Let’s start the day with a stroll around one of Accra’s most historic neighborhoods, Jamestown. Starting on John Evans Atta Mills High Street (I know, a bit of a mouthful) you’ll find yourself in the center of town hugging the shoreline of the Atlantic Ocean’s Gulf of Guinea. This may be where Accra was founded as a trading town, but today Jamestown is a hub of artistry. Start your tour by visiting James Fort Prison and Ussher Fort, which are located about 1km from each other. Whilst Ussher was built by the Dutch and James Fort Prison was built by the British, the one thing they have in common is that both have severely deteriorated with the sands of time. Nonetheless, a tour of Ussher is well worthwhile. Next up is Brazil House, which hosts an art gallery worth stopping by. Continuing along the High Street you’ll next reach Jamestown fishing harbor and Lighthouse. The lighthouse is local symbol and the panoramic views over the fishing harbor and brightly painted boats offer some worthwhile photography opportunities.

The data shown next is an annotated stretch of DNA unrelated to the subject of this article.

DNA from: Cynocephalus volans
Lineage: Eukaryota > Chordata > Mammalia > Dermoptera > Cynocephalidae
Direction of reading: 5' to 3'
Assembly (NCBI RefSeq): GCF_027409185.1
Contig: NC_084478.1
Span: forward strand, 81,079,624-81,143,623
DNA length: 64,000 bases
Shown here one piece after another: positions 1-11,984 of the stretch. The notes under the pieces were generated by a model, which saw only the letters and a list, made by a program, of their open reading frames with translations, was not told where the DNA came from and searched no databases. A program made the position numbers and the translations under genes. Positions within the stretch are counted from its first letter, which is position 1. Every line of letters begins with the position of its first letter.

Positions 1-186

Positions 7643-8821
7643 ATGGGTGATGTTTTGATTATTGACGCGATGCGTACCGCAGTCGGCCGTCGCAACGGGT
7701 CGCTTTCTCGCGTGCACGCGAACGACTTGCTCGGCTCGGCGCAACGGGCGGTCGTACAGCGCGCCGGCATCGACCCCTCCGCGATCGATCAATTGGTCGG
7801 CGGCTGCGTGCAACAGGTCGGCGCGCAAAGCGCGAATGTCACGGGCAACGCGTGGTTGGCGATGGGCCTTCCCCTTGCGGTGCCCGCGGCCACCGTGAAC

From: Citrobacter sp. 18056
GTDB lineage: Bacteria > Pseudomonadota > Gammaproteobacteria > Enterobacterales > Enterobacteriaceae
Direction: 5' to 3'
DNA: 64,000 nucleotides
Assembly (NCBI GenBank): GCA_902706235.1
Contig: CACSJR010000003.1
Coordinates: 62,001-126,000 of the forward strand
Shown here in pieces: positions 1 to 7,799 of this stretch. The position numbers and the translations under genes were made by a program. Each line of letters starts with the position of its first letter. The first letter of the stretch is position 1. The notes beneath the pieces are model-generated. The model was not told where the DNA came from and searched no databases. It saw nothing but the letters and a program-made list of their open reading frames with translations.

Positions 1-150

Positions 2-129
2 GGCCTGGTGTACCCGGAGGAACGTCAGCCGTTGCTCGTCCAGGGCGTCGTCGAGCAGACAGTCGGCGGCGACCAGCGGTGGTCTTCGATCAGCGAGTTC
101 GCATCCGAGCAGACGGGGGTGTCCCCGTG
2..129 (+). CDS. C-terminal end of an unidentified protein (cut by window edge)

After heading east out of Jamestown you’ll come across Kwame Nkrumah Mausoleum. Together with being the final resting place of Ghana’s first President, Dr. Kwame Nkrumah, the site is host to the both a picturesque memorial park and a small museum that’s home to a number of exhibit items depicting Ghana’s struggle for independence. The mausoleum structure depicts an upside-down sword; a symbol of peace in Ghanaian culture and is clad with Italian marble. Inside the mausoleum is a skylight which, if you manage to time your visit correctly, reflects off the interior marble and creates a spectacular gleam that illuminates the whole room.
Your final stop of the morning is just up the road from Kwame Nkrumah Mausoleum at Independence Square. The square, which is the second largest City Square in the world after Tiananmen Square in Beijing, is the home of the Independence Arch, Black Star Gate, and the Liberation Day Monument, each of which are monuments to Ghana’s independence struggle.
Grab a quick lunch in the city center before heading on to your afternoon activities. There are a plethora of options to choose from in Accra!